USA TODAY US Edition
Poll shows Biden leads a volatile race in Iowa
But 45% of caucusgoers may change their mind
Former Vice President Joe Biden leads the field a week before the opening Iowa caucuses, but 45% of those with a preference said it was still possible they might change their minds, a new Suffolk University/USA TODAY Network Poll of the state finds.
One week before the opening Iowa caucuses, former Vice President Joe Biden leads a fluid Democratic field, a new Suffolk University/USA TODAY Network Poll of the state finds.
In the survey taken Thursday through Sunday, Biden was backed by 25% of likely Democratic caucusgoers, ahead of Vermont Sen. Bernie Sanders at 19%; former South Bend, Indiana, Mayor Pete Buttigieg at 18%; Massachusetts Sen. Elizabeth Warren at 13%; and Minnesota Sen. Amy Klobuchar at 6%.
But an additional 13% were undecided, and 45% of those with a preference said it was still possible they might change their minds. That underscores the possibility of more shifts in a state where Biden, Sanders, Warren and Buttigieg have each been ahead in one poll or another in recent months.
The Iowa outcome typically narrows the presidential field while providing a burst of momentum for the winner heading into the New Hampshire primary and other contests that follow.
“Joe Biden continues to lead because the number one issue of caucusgoers is to defeat Donald Trump,” said David Paleologos, director of Suffolk’s Political Research Center. The former vice president “positions himself as a safer choice while the other three contenders fight it out below him.”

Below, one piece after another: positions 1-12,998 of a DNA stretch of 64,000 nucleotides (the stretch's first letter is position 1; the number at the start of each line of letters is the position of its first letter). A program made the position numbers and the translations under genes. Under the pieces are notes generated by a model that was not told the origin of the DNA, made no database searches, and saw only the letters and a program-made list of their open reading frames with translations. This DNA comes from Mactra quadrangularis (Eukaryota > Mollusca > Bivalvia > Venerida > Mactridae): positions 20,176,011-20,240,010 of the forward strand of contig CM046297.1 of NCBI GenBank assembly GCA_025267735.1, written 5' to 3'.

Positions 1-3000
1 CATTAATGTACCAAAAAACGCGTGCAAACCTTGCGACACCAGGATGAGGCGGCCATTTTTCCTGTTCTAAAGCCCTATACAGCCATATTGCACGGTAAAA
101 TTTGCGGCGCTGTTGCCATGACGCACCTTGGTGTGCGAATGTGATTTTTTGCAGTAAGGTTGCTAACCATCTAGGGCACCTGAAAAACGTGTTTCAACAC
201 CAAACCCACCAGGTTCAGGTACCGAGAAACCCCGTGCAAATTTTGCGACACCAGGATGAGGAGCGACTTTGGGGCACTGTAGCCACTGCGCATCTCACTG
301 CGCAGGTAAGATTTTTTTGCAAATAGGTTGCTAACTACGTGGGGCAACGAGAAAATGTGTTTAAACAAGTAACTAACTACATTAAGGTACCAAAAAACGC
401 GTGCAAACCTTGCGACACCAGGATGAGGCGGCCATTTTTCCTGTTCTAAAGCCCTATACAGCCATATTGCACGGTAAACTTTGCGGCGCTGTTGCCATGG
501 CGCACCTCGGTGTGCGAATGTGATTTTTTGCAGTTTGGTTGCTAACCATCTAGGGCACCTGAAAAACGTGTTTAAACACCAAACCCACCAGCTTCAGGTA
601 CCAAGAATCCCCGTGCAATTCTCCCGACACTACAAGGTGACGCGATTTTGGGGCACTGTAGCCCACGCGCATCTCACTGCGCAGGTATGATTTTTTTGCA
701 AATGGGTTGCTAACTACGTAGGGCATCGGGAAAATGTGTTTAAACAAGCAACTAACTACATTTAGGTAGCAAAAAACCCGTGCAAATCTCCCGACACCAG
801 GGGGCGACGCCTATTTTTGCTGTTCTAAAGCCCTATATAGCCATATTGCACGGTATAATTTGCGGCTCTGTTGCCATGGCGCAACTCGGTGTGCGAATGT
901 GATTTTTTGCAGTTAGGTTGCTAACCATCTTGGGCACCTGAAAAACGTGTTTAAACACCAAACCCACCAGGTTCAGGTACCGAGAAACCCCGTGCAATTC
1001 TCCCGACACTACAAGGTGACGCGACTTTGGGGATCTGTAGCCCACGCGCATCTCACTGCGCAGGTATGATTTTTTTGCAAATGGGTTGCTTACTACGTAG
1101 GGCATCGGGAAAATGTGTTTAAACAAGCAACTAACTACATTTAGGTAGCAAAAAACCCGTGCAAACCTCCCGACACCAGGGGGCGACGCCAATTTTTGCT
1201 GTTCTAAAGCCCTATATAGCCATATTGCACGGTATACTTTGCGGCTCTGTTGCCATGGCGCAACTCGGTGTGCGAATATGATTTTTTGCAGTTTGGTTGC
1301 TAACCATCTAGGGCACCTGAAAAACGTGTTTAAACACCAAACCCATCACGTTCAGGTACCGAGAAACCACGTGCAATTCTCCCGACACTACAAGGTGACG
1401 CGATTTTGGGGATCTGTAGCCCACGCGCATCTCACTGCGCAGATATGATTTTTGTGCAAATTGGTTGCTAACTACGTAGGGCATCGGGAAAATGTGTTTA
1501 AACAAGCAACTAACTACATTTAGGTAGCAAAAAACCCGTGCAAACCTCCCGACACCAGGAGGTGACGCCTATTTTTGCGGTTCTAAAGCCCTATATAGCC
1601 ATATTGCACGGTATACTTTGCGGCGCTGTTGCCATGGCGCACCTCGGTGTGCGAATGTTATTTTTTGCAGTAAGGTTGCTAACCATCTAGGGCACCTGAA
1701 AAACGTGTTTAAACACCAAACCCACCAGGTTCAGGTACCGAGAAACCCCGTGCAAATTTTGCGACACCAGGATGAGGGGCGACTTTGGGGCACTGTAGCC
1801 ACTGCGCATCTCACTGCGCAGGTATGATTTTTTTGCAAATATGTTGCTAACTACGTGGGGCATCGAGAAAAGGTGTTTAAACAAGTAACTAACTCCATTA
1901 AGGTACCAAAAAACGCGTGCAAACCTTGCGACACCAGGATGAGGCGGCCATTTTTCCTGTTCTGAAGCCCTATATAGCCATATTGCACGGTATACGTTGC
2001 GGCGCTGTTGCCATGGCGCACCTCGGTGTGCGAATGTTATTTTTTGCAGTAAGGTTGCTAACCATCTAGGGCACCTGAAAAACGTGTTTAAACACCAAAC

Trump’s impeachment trial may have reinforced the focus of Democratic voters on electability.
Two-thirds of those polled said they have watched at least some of the trial that began last week. In the end, 77% predicted the Senate won’t convict the president and remove him from office.
Even so, they didn’t view the impeachment proceedings as a waste of time. Seventy-one percent said the trial was “important” even if Trump was acquitted. Nearly 1 in 4, 23%, said the impeachment proceedings had made them more likely to participate in the caucuses, a sign that it may be energizing Democratic-leaning voters.
Asked which issue was most important to them, nearly four in 10 said “defeating Donald Trump,” almost double the 21% who identified health care. Only climate change also was cited by double digits, at 12%.
The poll of 500 likely Democratic caucusgoers, taken by landline and cellphone, has a margin of error of plus or minus 4.4 percentage points.